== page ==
Serendipity and strategy in rapid innovation
Innovation is to organizations what evolution is to organisms: it is how organizations adapt to environmental change and improve. Yet despite advances in our understanding of evolution, what drives innovation remains elusive. On the one hand, organizations invest heavily in systematic strategies to accelerate innovation. On the other, history and experience suggest serendipity plays a strong role.
We created a model of innovation as a search for designs across a universe of building blocks. By measuring the number of makeable designs as we acquire building blocks, we find that the usefulness of blocks can cross over time. When these crossovers are unanticipated, they appear serendipitous. But when we can predict them, they offer a chance to strategically expand the size of the design space.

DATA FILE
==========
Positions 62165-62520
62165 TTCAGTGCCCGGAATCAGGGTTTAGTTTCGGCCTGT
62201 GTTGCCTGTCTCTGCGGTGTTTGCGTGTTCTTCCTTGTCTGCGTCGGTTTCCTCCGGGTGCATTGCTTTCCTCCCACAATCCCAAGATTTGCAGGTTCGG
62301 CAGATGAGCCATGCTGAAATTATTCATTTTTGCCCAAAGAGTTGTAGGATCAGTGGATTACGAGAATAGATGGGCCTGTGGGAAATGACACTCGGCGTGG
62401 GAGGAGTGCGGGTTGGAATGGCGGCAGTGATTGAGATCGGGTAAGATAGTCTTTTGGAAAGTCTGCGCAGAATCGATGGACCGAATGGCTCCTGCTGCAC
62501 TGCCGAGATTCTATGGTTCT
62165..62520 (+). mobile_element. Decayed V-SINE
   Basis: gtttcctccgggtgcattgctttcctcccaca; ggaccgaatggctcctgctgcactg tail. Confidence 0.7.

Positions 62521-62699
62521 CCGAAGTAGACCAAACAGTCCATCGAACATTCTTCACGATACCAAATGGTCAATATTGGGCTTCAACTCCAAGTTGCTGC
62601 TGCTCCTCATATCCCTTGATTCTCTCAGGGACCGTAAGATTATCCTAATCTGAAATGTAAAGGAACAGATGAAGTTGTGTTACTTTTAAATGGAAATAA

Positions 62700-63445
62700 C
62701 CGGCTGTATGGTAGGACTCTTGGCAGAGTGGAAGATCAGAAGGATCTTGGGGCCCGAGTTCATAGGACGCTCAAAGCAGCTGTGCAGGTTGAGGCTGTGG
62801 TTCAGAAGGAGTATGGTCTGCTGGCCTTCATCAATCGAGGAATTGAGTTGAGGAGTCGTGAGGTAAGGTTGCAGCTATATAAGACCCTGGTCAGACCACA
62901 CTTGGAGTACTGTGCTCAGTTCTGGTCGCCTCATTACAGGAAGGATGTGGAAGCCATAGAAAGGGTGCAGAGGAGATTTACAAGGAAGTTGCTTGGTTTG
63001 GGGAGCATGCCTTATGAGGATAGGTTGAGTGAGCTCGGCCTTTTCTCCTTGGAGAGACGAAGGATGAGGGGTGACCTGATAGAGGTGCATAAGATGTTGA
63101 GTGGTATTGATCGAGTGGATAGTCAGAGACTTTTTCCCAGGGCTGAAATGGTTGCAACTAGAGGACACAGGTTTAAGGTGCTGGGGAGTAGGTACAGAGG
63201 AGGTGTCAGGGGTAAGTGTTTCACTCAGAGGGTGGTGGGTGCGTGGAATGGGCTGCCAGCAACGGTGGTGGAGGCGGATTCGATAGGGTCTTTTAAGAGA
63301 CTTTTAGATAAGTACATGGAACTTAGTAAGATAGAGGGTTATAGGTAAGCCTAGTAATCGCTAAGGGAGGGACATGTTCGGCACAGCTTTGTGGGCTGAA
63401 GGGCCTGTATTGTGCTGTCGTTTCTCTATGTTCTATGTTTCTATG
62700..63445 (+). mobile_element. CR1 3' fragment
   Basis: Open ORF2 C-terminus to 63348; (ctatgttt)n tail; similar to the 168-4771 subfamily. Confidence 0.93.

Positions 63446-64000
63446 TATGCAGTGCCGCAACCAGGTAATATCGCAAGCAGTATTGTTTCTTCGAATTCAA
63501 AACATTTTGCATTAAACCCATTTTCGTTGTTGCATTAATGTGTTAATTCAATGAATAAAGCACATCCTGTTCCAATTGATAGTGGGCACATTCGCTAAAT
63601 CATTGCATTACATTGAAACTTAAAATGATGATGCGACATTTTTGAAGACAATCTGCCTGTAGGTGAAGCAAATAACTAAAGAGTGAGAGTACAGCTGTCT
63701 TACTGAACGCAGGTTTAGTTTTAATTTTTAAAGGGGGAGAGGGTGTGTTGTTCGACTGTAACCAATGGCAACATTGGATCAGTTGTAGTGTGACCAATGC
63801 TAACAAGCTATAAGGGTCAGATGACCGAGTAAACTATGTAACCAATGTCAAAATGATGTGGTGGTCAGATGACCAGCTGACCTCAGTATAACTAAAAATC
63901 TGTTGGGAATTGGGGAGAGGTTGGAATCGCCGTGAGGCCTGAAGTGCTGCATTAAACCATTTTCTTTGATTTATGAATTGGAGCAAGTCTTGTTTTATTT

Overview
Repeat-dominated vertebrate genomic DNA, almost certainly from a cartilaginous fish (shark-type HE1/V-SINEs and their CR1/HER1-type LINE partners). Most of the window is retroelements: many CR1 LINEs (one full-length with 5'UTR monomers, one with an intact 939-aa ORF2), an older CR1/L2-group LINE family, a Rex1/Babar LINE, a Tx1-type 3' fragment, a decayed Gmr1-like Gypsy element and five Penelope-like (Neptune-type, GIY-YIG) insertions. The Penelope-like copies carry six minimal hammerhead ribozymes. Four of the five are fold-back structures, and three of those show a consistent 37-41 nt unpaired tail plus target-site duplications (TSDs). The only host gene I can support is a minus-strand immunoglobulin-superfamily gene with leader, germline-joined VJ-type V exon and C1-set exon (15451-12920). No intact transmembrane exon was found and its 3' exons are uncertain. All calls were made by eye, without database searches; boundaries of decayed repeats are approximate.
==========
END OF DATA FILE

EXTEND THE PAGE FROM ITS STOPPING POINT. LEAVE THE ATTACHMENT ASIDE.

Our insights give quantitative backing to the “lean start-up” approach to building companies and provide a framework for understanding the poverty trap and how to escape it. Recognising how an organizations' priorities depend on its maturity enable it to balance short-term gain with long-term growth. In this way it can create its own serendipity, rather than relying on intuition and chance.